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It should come as no surprise that the biggest challenge for Western growers this year plays a starring role at the Washington State Tree Fruit Association annual meeting: drought.

Dr. Melba Salazar-Gutierrez, WSU, speaks at the Washington Hort Show in Kennewick, Washington on December 2, 2014. <b>(TJ Mullinax/Good Fruit Grower)</b>

Dr. Melba Salazar-Gutierrez, WSU, speaks at the Washington Hort Show in Kennewick, Washington on December 2, 2014. (TJ Mullinax/Good Fruit Grower)

“Growing Forward: Solutions for Current and Future Challenges” is the theme for the 111th conference December 7-9, and with opening day talks planned on weather variability, water resources, infrastructure, and crop stress, perhaps no topic better illustrates that theme.

Most or all of Washington, Oregon, and California and remain in varying stages of severe to exceptional drought, and forecasters predict continued and perhaps even worsening drought conditions for the Pacific Northwest through winter and into spring of 2016.

Many growers used emergency wells to get through this season as water was shut off in parts of Washington in early August, But who knows what the future holds, said Kevin Knight, this year’s annual meeting chair and an apple, cherry and pear grower in Naches, Washington.

“We’ve really only experienced one year at a time, but California is going on quite a few years straight of drought,” Knight said. “With no snow or precipitation this winter, next year could get ugly for everybody.”

This year’s conference includes in-depth seminars for specific crops, as well as sessions designed to address issues of interest to everyone, such as labor, pests and diseases, technology and food safety. Another issue of concern is pollination, particularly for some cherry and pear growers who struggled at bloom this year.

The declining bee population and expense to bring bees to the orchard are growing challenges, said Jose Ramirez, Washington State Tree Fruit Association board chair, who grows apples and cherries near Royal City and manages another orchard of apples, cherries and pears.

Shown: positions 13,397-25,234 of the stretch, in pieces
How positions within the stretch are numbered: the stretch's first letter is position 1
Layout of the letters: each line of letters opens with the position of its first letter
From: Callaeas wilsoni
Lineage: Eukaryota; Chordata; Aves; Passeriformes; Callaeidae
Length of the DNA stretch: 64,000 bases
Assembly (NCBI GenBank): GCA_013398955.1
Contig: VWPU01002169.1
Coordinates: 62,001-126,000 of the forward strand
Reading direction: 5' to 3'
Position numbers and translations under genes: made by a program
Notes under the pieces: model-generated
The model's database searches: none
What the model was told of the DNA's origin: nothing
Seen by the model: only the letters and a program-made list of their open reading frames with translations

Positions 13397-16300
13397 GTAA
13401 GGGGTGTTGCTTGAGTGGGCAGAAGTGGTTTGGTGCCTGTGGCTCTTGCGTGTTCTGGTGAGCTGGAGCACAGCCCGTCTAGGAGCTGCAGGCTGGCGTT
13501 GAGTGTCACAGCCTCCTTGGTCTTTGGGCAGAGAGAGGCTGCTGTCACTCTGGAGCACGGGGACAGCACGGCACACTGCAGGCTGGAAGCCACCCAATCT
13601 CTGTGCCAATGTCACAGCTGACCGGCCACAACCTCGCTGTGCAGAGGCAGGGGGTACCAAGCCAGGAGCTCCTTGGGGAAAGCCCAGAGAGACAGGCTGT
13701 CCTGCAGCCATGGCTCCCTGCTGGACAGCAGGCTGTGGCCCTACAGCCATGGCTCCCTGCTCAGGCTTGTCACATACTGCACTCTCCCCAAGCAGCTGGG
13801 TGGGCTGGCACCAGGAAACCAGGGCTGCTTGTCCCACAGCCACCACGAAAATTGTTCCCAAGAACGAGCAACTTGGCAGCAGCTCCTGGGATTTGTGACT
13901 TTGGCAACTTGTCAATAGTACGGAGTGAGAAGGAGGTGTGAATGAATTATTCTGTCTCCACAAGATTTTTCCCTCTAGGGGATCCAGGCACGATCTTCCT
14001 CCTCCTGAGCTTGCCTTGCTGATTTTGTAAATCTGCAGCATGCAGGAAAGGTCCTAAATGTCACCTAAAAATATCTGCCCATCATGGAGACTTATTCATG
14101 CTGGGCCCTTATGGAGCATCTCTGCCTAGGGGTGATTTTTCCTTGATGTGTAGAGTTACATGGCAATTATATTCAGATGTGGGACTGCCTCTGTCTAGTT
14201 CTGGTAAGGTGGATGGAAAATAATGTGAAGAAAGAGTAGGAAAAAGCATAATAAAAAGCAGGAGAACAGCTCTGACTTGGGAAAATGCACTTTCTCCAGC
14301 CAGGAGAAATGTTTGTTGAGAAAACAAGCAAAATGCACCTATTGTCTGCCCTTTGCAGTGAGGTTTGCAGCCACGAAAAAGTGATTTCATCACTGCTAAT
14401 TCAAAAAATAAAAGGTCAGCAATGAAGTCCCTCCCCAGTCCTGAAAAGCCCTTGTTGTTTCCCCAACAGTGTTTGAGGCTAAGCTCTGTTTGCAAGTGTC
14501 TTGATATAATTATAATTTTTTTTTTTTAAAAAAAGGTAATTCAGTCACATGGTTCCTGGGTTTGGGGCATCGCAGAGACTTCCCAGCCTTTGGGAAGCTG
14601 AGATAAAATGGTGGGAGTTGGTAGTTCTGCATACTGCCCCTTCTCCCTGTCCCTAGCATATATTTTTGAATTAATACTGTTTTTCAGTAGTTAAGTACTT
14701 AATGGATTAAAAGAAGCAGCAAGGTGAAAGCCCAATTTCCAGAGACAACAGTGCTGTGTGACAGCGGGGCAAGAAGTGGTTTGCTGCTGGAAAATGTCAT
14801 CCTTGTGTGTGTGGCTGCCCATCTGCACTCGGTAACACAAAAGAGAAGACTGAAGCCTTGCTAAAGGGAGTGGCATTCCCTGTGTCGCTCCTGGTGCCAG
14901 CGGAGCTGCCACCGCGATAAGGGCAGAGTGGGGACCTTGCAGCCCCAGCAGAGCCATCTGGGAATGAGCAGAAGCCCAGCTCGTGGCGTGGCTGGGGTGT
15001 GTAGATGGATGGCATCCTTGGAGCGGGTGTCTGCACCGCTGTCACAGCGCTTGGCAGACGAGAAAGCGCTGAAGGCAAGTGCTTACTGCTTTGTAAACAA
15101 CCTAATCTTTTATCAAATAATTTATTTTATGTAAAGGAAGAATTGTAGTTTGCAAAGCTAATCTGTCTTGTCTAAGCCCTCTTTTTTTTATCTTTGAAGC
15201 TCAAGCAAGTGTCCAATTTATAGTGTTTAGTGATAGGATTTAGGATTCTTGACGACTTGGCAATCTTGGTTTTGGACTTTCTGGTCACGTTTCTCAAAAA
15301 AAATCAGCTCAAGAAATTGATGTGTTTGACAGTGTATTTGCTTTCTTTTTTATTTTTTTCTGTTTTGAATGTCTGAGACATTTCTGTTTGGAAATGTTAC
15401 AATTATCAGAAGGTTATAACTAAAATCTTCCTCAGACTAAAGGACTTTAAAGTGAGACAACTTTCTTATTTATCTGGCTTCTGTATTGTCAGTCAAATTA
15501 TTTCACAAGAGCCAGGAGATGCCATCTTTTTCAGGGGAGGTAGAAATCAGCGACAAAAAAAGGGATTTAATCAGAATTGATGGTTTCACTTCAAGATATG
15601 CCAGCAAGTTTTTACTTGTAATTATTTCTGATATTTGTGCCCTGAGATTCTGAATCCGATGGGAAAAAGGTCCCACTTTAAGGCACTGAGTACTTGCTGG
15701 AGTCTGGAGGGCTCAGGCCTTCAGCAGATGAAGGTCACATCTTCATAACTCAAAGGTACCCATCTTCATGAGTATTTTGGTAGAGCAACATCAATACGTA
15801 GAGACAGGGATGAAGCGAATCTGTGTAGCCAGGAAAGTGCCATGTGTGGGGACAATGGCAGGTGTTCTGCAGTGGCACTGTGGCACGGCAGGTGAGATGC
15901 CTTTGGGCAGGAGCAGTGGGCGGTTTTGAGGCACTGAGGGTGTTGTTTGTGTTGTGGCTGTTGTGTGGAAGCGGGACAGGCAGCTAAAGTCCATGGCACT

Knight said growers should expect updates on research into controlling diseases in Manchurian crab apples and research into alternative pollinizers.

Manchurian crab apples have been widely planted in Pacific Northwest orchards because they bloom early enough to pollinate king blossoms of Red Delicious and work well with other varieties like Fuji, Gala, and Granny Smith. However, the variety also can be subject to crab apple canker diseases, leading to postharvest rots and export issues.

Returning to the program this year is a session on organics, in large part because that  sector continues to be a bright spot for the industry. Consumer demand for organic foods pushed up U.S. retail organic sales by 11 percent in 2013 compared to the previous year, and this growth is expected to continue.

“Our industry is growing and, organically, it’s growing a lot. We need to keep that program consistent,” Ramirez said. “There’s a lot to learn in organics. As a new grower, you see good pricing, but you don’t see the work that goes into it and the issues that you face as an organic grower.”

The annual meeting and Northwest Hort Expo will be held at the Yakima Convention Center and the Yakima Sun Dome. Visit or for official event information. Go to for Good Fruit Grower’s comprehensive coverage.

– by Shannon Dininny